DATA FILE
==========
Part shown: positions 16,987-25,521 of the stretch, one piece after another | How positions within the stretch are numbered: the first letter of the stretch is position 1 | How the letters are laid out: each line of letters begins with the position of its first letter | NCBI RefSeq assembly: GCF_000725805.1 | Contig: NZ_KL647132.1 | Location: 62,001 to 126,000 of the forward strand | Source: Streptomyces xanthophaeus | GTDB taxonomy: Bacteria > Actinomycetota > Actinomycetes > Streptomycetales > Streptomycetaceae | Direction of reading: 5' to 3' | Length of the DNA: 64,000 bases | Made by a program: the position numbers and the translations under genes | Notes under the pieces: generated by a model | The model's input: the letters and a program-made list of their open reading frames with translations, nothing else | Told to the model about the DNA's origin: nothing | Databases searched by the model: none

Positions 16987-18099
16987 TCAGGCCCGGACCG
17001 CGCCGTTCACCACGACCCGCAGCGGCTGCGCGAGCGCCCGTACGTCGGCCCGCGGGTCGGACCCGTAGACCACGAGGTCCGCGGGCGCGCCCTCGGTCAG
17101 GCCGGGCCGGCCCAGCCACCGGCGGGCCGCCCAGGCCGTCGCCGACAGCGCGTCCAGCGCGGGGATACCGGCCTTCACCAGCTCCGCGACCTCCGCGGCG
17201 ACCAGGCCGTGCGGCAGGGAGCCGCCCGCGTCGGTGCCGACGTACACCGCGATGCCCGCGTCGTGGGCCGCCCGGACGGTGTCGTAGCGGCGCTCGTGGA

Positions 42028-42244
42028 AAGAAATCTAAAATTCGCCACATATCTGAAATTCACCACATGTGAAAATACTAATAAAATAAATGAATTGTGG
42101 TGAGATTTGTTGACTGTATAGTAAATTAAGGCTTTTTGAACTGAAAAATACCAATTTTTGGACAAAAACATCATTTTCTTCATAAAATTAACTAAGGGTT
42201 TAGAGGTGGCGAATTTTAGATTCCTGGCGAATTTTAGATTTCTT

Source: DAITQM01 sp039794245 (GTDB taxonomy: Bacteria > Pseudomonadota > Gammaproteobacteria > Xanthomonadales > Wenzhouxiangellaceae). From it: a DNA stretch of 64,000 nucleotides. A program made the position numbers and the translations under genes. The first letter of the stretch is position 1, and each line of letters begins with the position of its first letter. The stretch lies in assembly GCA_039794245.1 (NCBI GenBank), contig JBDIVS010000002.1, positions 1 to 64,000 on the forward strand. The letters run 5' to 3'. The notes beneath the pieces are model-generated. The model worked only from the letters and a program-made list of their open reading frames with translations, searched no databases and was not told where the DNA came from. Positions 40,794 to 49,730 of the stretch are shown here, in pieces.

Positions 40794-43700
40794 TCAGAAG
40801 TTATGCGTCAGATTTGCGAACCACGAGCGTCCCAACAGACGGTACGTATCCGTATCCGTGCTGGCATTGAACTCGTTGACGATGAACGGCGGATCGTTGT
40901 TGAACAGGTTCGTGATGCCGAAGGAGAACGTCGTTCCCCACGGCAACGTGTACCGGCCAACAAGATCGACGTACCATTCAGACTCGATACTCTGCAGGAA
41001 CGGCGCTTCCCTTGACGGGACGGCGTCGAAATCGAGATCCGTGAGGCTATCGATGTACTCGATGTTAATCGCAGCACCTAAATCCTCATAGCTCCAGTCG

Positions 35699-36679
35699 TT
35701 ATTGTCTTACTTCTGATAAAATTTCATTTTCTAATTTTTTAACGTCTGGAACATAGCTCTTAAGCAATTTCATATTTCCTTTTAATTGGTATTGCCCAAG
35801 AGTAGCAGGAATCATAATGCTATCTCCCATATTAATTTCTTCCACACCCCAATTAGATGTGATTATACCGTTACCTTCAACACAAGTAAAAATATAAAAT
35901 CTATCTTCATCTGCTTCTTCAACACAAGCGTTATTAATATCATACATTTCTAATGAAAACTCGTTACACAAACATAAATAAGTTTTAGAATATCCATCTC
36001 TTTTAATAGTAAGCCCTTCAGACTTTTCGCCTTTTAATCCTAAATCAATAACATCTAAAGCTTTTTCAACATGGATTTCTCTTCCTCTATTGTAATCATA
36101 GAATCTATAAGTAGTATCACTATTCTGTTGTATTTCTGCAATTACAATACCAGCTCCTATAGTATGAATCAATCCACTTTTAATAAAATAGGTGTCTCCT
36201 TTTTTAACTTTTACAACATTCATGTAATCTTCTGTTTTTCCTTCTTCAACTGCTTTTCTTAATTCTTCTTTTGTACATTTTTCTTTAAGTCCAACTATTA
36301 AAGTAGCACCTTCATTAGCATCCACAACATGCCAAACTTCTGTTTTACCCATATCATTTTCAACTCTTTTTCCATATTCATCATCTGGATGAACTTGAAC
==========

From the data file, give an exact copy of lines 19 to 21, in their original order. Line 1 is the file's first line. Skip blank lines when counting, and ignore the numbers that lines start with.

35701 ATTGTCTTACTTCTGATAAAATTTCATTTTCTAATTTTTTAACGTCTGGAACATAGCTCTTAAGCAATTTCATATTTCCTTTTAATTGGTATTGCCCAAG
35801 AGTAGCAGGAATCATAATGCTATCTCCCATATTAATTTCTTCCACACCCCAATTAGATGTGATTATACCGTTACCTTCAACACAAGTAAAAATATAAAAT
35901 CTATCTTCATCTGCTTCTTCAACACAAGCGTTATTAATATCATACATTTCTAATGAAAACTCGTTACACAAACATAAATAAGTTTTAGAATATCCATCTC